Saw many examples; a few included here. The cap colors on mature specimens were a bit more vivid than usual.
Meant to preserve the large one, but it disintegrated. Made a side dish out of the others. My wife and I have been eating this type for years, and we both rate it highly.
An interesting feature is that most of the ones found 8/21 had the volval sca buried fairly deeply. In the past, I have found this type mainly with volval sac ablove ground, or partiall buried. I suspect that the frequent soaking rainfall may have something to do with the fruit body forming a few inches underground. I’ve been noticing recent Grisettes (several color varieties) which also have buried sacs.
|I’d Call It That||3.0||6.38||1||(Dave W)|
sum(score * weight) /
(total weight + 1)
That’s one reason why I mentioned the vivid colors on this post. I would call the cap centers on mine “reddish brown.” I really think mine are banningiana. Jacksonii, which shows very vivid red and is more robust, is quite rare around here.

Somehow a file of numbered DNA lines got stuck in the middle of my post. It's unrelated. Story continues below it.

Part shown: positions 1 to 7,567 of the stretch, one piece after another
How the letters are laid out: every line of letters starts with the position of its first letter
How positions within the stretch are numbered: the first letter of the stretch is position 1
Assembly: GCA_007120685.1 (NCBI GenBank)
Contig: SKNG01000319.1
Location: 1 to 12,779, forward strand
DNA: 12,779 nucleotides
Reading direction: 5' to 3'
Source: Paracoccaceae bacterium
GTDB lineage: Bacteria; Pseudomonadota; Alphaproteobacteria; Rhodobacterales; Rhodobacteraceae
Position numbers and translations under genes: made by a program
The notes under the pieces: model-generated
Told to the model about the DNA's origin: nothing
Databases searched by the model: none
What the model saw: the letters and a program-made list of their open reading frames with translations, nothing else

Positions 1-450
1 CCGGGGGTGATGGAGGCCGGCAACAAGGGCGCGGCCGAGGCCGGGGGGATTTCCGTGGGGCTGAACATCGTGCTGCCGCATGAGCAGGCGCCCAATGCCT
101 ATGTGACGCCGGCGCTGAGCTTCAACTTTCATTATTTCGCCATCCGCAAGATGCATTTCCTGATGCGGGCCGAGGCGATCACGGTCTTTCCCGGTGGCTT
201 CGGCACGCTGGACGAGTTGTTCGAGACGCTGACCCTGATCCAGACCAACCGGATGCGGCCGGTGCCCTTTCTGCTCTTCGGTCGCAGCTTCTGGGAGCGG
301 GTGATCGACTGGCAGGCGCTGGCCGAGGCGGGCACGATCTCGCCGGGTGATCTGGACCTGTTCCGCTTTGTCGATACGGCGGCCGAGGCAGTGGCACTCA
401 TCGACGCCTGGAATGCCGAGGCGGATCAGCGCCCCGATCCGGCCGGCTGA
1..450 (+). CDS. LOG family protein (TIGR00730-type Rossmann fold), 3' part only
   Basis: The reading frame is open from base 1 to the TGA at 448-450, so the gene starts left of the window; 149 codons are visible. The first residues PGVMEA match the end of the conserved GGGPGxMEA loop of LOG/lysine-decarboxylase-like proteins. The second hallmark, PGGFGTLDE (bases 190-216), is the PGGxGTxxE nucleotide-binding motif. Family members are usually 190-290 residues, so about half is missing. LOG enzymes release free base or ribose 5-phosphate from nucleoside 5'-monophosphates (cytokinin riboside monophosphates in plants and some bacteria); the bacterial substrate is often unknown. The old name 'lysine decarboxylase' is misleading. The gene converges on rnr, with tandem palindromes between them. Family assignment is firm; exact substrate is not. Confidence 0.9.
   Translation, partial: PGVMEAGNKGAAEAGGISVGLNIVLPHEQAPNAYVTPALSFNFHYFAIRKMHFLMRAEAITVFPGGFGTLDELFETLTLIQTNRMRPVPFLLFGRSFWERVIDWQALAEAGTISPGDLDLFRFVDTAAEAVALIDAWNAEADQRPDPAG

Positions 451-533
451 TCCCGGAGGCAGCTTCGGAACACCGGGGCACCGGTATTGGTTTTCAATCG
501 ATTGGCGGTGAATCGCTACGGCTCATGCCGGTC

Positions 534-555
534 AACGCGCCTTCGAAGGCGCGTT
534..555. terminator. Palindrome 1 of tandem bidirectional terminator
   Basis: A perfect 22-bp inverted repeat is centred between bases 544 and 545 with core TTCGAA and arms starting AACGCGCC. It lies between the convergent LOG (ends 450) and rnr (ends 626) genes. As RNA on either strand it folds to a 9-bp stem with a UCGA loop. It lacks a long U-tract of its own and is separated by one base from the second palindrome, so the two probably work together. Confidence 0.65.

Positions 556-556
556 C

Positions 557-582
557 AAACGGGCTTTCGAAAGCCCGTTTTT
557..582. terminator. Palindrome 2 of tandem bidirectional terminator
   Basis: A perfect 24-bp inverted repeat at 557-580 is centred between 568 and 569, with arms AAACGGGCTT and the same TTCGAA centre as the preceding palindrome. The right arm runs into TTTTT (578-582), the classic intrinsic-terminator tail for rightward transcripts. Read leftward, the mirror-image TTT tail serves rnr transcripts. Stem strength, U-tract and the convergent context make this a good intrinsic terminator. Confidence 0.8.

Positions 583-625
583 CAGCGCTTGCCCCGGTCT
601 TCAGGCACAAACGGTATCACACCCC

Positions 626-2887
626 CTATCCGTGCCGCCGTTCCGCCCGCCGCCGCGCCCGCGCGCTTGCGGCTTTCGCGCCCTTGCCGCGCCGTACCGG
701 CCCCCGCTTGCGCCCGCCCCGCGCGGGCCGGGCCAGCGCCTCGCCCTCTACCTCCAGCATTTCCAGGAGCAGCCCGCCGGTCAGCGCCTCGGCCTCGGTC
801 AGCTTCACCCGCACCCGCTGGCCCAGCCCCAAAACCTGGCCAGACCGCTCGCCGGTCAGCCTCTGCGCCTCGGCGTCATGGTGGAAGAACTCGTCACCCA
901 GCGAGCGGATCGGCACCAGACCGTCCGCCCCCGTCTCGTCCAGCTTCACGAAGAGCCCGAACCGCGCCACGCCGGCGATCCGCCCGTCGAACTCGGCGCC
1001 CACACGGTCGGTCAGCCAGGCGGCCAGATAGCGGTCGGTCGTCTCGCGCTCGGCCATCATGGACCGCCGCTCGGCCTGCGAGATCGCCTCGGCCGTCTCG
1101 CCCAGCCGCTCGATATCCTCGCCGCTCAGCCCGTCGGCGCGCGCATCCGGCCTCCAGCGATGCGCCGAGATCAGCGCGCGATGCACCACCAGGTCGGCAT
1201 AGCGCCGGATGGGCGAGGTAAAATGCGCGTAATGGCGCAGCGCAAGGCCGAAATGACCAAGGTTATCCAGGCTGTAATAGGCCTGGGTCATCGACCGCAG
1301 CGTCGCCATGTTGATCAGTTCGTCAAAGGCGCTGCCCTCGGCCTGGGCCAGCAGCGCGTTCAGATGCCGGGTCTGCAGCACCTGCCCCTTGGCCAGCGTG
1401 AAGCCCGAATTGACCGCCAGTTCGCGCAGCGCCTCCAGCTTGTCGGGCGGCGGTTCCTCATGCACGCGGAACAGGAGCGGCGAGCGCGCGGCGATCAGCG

I’ll return to the same area today or tomorrow to get a collection of these to preserve (and a bunch more B. nobilis, B. variipes, and X. seperans :-)
After I posted and named it A. banningiana Rod commented that banningiana never has a red disk (or reddish orange?) and he referred me to some other possibilities so I changed the name to Amanita sect Caesareae.
Created: 2011-08-23 06:19:35 PDT (-0700)
Last modified: 2011-08-23 06:19:38 PDT (-0700)
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